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Germany

German Far Right Latches onto Sex Murder of Girl

Far rightists, who have latched onto the sex murder of a little girl in Germany to call for the death penalty for child rape, have been accused by a mayor and other national figures of exploiting the bereaved family.

Doll in the woods

An eight-year-old girl was murdered recently in Leipzig

German tabloids have been running sensational daily accounts of the death of Michelle, 8, and the so-far unsuccessful police hunt for her murderer in the eastern German city of Leipzig.

On Monday evening, a crowd of 280 rightists, many of them committed neo-Nazis, demonstrated close to the place where her body was found, demanding Germany re-introduce the death penalty for serious crimes.

Though the rightists are pariahs in German public life, it was a fair bet that many tabloid readers would sympathize with the demand.

Far-right under fire for rally

Burkhard Jung, mayor of Leipzig, said he was grateful that most of the people of Leipzig "were not conned by these rightist manipulators. They marched alone. Leipzig did not support them.

Two nooses symbolize the death penalty

The death penalty is not allowed in Germany

"What we need now is dignity, respect and sensitivity toward the child's family, not political demonstrations," he told DPA news agency in an interview. But opponents of the right were too angry to just ignore the rally.

Christian Wolff, pastor of the Lutheran church of St. Thomas, expressed his revulsion about the rightists in a speech to 40 Leipzig people at an inner-city rally organized by a community group.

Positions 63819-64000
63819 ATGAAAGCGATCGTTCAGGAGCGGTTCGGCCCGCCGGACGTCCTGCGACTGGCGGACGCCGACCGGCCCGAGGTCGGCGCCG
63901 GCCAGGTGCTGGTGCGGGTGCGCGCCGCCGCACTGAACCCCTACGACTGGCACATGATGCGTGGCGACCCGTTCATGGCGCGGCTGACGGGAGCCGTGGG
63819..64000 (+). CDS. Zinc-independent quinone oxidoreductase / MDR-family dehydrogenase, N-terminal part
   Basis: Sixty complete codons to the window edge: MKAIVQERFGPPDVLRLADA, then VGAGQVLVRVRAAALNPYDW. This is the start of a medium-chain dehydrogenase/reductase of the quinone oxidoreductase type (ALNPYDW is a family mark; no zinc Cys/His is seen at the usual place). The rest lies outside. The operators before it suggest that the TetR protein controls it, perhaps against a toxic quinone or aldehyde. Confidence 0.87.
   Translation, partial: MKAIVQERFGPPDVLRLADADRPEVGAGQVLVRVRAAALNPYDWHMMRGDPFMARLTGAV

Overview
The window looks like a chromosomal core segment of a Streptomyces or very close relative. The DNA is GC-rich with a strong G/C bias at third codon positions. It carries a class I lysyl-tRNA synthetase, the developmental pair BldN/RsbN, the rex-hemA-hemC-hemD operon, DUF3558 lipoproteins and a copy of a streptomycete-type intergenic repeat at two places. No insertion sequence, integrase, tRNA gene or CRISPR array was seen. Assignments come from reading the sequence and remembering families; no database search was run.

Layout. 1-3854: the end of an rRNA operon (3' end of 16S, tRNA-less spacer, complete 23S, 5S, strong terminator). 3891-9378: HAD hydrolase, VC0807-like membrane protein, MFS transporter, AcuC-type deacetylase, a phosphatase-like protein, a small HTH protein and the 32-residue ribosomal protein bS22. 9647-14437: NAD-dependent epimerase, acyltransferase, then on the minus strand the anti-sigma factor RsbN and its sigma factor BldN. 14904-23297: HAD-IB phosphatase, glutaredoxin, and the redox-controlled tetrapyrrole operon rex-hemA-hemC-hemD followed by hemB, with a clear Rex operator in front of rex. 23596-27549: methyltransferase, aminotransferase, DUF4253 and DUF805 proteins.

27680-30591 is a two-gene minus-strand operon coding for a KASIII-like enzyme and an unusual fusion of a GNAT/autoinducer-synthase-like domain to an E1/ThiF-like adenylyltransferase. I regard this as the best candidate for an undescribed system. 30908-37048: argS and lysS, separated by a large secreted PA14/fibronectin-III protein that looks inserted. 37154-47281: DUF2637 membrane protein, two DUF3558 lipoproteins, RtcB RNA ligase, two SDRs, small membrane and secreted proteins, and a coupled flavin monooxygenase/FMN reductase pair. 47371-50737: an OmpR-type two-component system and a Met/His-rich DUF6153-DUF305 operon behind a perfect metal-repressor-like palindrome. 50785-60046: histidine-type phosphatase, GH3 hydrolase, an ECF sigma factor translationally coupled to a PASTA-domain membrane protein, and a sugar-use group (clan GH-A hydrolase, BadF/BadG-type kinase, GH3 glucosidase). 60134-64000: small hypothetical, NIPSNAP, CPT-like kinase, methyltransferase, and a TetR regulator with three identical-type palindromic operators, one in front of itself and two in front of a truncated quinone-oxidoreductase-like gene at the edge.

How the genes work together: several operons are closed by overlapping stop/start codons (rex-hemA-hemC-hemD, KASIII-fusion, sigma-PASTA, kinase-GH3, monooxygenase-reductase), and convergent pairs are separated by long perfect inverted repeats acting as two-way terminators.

St. Thomas has become a national icon in Germany as the church where East Germans dared to demonstrate against communism in 1989 and ultimately brought down the Berlin Wall and Soviet control.

The clergyman was especially outraged that the rightists quoted passages from the Bible to justify execution of criminals. Any fool could dig up biblical quotes to support his own point of view, he said.

Taking advantage of public sentiment

Germany's hard left also organized a counter-demonstration with 100 people in Leipzig, but there was no violence. Community groups scorned that rally, saying its motives were also tainted.

Far rightists commonly try to stir up popular feeling using crimes against innocent children, said Uwe Backes, deputy director of the Hannah Arendt Institute for Research into Totalitarianism in nearby Dresden.

"It's a way of criticizing the government for being allegedly too liberal," he explained. "When public feeling is highly emotional after the murder of a child, public support for re-introducing the death penalty tends to peak. We know that from surveys."

Demonstration of the far-right NPD (archive photo from July 7, 2007)

The far-right NPD joined in Monday's demonstrations for the death penalty

Main-stream German media and national politicians are uniformly opposed to the death penalty, but there are signs that some of the constituents may not be so sure. One man in Leipzig was this week moved to put "death for child rape" stickers on the windows of his car.

Far rightists claim they represent currents of popular opinion that are simply blanked out of the media as if they did not exist.

Appeal to main-stream parties

Charlotte Knobloch, president of Germany's national council of Jews, said on MDR Info radio: "These people would trick the devil himself to help them to their ends. For them, nothing is sacred."

She called for Germany's main far-right group, the National Democratic Party (NPD), which sent four of its eight deputies in the Saxony state legislature to join in Monday's rightist demonstration, to be outlawed.

Backes said it would be better for main-stream political parties to use sweet reason to win the hearts and minds of ordinary Germans.

"The established parties should calmly set out how they would solve this kind of problem and demonstrate that they know the right thing to do," he counseled.

Criticism has also been directed at populist newspapers such as Bild, Germany's biggest-selling daily, and its lurid accounts of the case, obtained from anonymous sources, and the press' advice to the police on how to solve the crime.

"Public figures should refrain from anything that whips up base urges and further sullies the victim," Wolff said.

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